Book review: Keeping The Little Blighters Busy

This week I’m sharing a review of a book that is simply about occupying the children – not adoption related, but I hope it’ll be helpful never the less. (Oh, but you’ll notice that the author is an adoptive mum, which I didn’t know til I re-read the introduction for this review!).

It’s no secret that I like to have lots of activities to hand for the holidays. I use Pinterest (a LOT), I’ve used the great book How to get your children offline, outdoors and connecting with nature  and I have so many craft materials, Hobbycraft would be jealous.
So when my mother in law showed me a few suggestions of books that were along similar lines as How to get your children offline, I was keen to check them out.

CYMERA_20140804_210229Claire Potter’s Keeping The Little Blighters Busy is a wonderfully refreshing and original book of 50 things to do with your kids (before they’re 12 3/4). As much as Pinterest is fab, the pins are often the same project that’s been shared and reshared, with different interpretations of the original idea. This book is completely different, with new ideas, not variations on older projects.

The humorous title drew me in, as did the lovely Quentin Blake style illustrations. And the activities within don’t disappoint.

The book is separated into 10 categories – from Food Dudes to Chinwaggers, Hidden Treasure to Spicing up Everyday Life. And then the activities within include Jam Tart tray dinner, Ice-cubes in the bath, The wall of foam, The Unscary Scarecrow, Lickety Wallpaper, The straight line walk, An ‘unsensible’ pair of shoes and Lucky dip cooking. Each activity gives a rough age range that it would be suitable for, the whole book is aimed at approx. 3-13 year olds.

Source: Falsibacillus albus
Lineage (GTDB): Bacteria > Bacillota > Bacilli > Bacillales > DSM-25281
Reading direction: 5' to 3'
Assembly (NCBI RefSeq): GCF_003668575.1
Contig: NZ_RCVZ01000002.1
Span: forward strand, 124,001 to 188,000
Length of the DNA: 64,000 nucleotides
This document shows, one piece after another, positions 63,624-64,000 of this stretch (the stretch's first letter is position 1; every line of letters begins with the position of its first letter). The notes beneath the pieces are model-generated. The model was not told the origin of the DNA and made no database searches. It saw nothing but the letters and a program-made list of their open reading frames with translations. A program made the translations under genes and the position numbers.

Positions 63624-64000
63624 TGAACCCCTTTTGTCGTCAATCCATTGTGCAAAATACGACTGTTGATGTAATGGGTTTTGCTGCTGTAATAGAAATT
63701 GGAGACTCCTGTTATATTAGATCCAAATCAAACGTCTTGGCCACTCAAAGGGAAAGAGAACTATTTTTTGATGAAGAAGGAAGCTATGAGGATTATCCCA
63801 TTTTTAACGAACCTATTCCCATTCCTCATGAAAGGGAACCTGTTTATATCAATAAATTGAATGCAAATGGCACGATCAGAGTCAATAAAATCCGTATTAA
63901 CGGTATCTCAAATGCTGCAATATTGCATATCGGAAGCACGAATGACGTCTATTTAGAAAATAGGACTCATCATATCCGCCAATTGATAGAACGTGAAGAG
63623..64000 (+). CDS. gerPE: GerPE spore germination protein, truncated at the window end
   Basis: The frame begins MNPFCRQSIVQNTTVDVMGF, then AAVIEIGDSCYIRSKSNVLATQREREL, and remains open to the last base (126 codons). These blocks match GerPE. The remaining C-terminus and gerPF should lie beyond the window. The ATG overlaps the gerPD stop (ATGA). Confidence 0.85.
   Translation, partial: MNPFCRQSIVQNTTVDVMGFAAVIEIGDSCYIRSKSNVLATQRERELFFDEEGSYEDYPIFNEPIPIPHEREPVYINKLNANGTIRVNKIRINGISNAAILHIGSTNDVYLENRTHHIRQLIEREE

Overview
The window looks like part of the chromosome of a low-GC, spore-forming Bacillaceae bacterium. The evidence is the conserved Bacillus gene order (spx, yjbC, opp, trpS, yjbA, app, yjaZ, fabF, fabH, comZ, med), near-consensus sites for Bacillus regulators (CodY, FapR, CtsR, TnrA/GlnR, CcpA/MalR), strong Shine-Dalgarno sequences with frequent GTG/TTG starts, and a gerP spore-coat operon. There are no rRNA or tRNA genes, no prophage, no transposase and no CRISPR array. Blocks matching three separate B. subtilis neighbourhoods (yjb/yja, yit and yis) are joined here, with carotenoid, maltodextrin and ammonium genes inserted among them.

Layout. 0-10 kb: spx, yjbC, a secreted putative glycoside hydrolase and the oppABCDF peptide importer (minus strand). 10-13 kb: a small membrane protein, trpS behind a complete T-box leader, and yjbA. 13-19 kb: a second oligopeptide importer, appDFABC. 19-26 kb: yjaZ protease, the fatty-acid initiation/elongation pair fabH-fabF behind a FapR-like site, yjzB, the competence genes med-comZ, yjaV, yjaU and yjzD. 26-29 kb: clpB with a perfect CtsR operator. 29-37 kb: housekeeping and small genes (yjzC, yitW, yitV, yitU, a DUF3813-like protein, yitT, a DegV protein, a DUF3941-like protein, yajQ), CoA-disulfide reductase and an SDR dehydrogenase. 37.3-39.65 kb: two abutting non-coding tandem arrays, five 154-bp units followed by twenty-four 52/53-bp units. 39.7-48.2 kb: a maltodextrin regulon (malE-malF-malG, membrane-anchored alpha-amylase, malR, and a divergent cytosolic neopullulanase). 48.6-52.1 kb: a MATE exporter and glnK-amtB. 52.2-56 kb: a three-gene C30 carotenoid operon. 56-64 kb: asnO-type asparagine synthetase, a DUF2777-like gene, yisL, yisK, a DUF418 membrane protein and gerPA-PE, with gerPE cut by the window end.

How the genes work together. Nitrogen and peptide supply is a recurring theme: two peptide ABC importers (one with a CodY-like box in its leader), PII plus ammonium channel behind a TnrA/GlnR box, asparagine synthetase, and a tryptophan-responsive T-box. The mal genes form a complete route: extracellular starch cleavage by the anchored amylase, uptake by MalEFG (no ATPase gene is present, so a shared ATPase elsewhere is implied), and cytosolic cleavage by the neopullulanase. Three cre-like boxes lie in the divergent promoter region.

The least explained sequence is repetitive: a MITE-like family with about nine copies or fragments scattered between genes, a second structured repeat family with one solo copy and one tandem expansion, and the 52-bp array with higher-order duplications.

A few immediately caught my eye…
It’s Gone All Mouldy is a fungus farm project that I know Mini will love. Putting food in jars then purposely letting them go off!
The Witch’s Larder will suit my two down to the ground. Clearing out my larder is a boring (for them) job that takes me away from doing fun stuff with them – but how about getting them to rename the pots and tins that you put back into the cupboard? Mini’s already re-named the honey as ‘Bee Sick’, so I know he’ll be up for this.
Shruken Heads is in the festive section as a Hallowe’en activity, but I’m pretty sure we could do this any time of the year – turning apples into spooky hangings.

I found all the instructions to be clear and concise, with a bit of humour and mischief along the way. And in many of the activities the tips and twists are as good as the activity itself. There’s no gender stereo-typing. Even the husband agreed that he’d be able to enjoy some of these with the children…high praise indeed.

So, a great book to have to hand, helping you avoid the overcrowded soft play centre, or jostling for a good spot on the beach. Each activity is inexpensive, tried out on real children, and turns everyday routines and jobs into mini adventures. At £5.99 I think it’s a real steal too.

Today’s review was written by Vicki from The Boy’s Behaviour, the book was paid for in full by her, and this review is her honest opinion. 

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